The latest Inspector General report for the US Dept. of State is a real eye-opener. Although the Freedom of Information Act dates to 1966, the department continues to struggle with transparency requirements. The latest IG report, replete with mind-numbing government lingo, was released on January 7, 2016. Titled ‘Evaluation of State’s FOIA Processes for Requests involving the Office of the Secretary’, the report yields more than one finding that should raise eyebrows, even among those on the left who customarily don’t blink at ineptitude and corruption widespread within the federal bureaucracy.
Solutions State came up with are in the report, and they include some questionable goals. Among them are funds allocated for hiring “10 Eligible Family Members” ( EFMs) to help address backlogs.
That matter isn’t the only finding that should raise eyebrows among common sense taxpayers, however.
Start with a lawsuit filed by a media outlet I consider left of center. That suit, Leopold v. Department of State, was filed by Vice Media Inc. The suit contends that State “didn’t respond” to a 2014 “request for ‘every record prepared or maintained by the department that mentions or refers to, or was prepared by, former Secretary of State Hillary Clinton, or anyone in the Office of the Secretary, for her entire tenure in office.’”
Think about that for a moment. A massive amount of material, 55,000 “pages of emails and attachments from Clinton’s private email address”, comprises information requested. Clinton provided “paper copies” to state. That was in response to The New York Times’ report on her use of a “private email address” while she was secretary.
Thus, when Democrats complain about dragging the investigation of Benghazi and/or Mrs. Clinton out, they may be unaware that, in addition to State’s failures, a media outlet likely in their own camp has contributed to the delay.
The IG report also noted that State responses to FOIA requests were “sometimes inaccurate”, claiming that records didn’t exist when they did. The “use of non-Departmental systems to conduct official business” made FOIA compliance even more difficult. State typically doesn’t meet FOIA deadlines, and most federal agencies’ compliance is far better than that of State.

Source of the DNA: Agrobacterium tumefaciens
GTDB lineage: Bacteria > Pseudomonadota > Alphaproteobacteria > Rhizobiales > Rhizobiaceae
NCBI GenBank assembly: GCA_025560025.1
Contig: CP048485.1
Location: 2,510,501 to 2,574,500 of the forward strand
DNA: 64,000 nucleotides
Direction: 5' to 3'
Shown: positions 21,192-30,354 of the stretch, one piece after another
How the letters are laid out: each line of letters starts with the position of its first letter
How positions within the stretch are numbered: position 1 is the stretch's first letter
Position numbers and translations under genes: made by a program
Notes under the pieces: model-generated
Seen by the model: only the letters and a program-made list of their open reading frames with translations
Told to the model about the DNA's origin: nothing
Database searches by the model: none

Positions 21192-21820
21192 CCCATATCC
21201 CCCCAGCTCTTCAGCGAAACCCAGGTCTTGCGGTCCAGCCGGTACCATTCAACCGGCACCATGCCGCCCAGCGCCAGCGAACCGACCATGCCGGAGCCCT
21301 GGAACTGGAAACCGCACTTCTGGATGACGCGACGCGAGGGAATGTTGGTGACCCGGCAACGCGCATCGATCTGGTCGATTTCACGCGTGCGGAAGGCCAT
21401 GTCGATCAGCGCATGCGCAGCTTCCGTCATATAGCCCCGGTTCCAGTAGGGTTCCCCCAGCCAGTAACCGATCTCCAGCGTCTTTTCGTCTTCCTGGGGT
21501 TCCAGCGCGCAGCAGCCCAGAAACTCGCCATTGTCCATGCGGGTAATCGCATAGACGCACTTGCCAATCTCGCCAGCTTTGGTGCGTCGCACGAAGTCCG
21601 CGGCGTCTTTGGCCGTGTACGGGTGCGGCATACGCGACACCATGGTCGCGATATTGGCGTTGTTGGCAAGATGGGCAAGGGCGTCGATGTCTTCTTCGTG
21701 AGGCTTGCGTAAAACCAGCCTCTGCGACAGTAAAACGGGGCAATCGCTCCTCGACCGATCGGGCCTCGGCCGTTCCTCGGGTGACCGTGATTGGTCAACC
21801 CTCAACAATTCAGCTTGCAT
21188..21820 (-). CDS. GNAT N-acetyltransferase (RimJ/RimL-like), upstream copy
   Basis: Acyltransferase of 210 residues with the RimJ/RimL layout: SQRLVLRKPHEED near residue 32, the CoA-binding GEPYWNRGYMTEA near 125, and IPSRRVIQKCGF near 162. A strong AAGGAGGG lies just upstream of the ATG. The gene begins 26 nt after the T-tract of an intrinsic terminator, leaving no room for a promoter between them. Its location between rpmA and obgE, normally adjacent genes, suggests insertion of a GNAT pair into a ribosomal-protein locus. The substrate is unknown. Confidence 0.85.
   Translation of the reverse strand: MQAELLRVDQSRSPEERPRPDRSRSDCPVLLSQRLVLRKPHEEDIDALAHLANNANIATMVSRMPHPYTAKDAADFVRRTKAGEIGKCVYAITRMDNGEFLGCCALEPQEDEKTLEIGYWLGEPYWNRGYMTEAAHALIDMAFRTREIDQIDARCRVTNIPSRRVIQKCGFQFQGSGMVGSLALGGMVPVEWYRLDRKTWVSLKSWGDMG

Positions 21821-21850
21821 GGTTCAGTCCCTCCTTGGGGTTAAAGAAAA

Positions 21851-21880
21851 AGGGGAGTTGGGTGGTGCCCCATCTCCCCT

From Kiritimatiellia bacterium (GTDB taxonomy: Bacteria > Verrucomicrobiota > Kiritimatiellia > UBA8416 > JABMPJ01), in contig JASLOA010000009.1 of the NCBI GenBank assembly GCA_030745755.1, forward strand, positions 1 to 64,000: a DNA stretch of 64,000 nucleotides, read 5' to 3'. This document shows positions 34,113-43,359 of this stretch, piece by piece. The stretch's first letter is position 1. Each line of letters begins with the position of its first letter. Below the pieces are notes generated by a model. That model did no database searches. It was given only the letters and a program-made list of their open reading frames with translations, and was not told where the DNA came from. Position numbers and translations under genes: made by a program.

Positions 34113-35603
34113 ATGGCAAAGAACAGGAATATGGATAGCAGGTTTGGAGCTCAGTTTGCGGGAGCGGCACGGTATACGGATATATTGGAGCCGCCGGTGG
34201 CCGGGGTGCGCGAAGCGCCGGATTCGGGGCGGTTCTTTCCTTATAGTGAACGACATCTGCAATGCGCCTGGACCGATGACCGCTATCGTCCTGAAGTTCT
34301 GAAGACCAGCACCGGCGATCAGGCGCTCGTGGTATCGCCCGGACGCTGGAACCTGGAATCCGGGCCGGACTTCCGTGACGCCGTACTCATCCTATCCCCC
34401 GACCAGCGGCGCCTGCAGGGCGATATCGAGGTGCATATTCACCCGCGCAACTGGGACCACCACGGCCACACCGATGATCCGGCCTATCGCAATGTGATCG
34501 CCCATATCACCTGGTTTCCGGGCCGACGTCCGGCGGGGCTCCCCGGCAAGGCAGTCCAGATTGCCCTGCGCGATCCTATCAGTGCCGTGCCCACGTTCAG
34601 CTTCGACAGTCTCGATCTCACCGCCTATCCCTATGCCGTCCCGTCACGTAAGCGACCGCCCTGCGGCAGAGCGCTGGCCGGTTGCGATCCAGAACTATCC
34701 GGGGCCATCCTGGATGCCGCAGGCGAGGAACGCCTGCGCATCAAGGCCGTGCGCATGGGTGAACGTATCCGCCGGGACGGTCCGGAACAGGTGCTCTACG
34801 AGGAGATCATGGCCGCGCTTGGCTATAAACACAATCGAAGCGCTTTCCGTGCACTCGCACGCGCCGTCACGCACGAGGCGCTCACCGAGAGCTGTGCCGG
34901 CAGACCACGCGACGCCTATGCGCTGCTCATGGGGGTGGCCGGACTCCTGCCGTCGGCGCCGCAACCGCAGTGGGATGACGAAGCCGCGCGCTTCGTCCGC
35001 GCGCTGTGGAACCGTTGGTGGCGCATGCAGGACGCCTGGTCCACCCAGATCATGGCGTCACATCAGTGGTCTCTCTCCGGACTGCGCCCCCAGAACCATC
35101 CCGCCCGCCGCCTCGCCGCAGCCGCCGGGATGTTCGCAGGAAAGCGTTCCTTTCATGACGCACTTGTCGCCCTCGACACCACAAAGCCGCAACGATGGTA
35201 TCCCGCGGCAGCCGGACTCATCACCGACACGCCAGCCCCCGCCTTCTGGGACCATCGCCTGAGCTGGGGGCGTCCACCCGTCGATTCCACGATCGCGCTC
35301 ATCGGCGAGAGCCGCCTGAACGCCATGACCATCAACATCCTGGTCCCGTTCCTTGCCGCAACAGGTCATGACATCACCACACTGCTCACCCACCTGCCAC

Not surprising is the fact State “has been particularly late in meeting FOIA’s timelines for requests involving the Office of the Secretary.” There are even requests dating to Mrs. Clinton’s husband’s State Dept.
The largest number of stale requests, however, relates to Mrs. Clinton during her tenure as President Barack Obama’s secretary of state.
As is usually the case when government fails its mission, State sought a budget increase for “50 new positions dedicated to FOIA operations.” Those positions include “40 subject matter expert Foreign Service annuitants,” but they also include a sweet deal for some current employees’ family members who qualify.
State wants to hire “10 Eligible Family Members” (EFMs) for the initiative. State defines EFMs as:
“An EFM (14 FAM 511.3) is: a spouse; same sex domestic partner (as defined in 3 FAM 1610); unmarried children under the age of 21; and parents, sisters, or brothers who are at least 51% dependent on the employee or the employee‘s spouse for support; are listed on the employees OF-126 (Dependency Report) or on the official travel orders of the employee.”
What could possibly go wrong by applying favoritism to State Dept. employees sleuthing around in Mrs. Clinton’s records? Nothing works like keeping it in the family, right?
Related on the Web:
Report: Evaluation of State’s FOIA Processes for Requests Involving the Office of the Secretary (US State Dept.)
Report on Hillary email account puts David Brock in a bind (The Daily Caller)
Clinton adviser urged using hurricane to boost Obama’s re-election bid (The Guardian)
FOIA at US Government
Featured Image: Snip, US Dept. of State website
(Commentary by Kay B. Day/Jan. 8, 2016)
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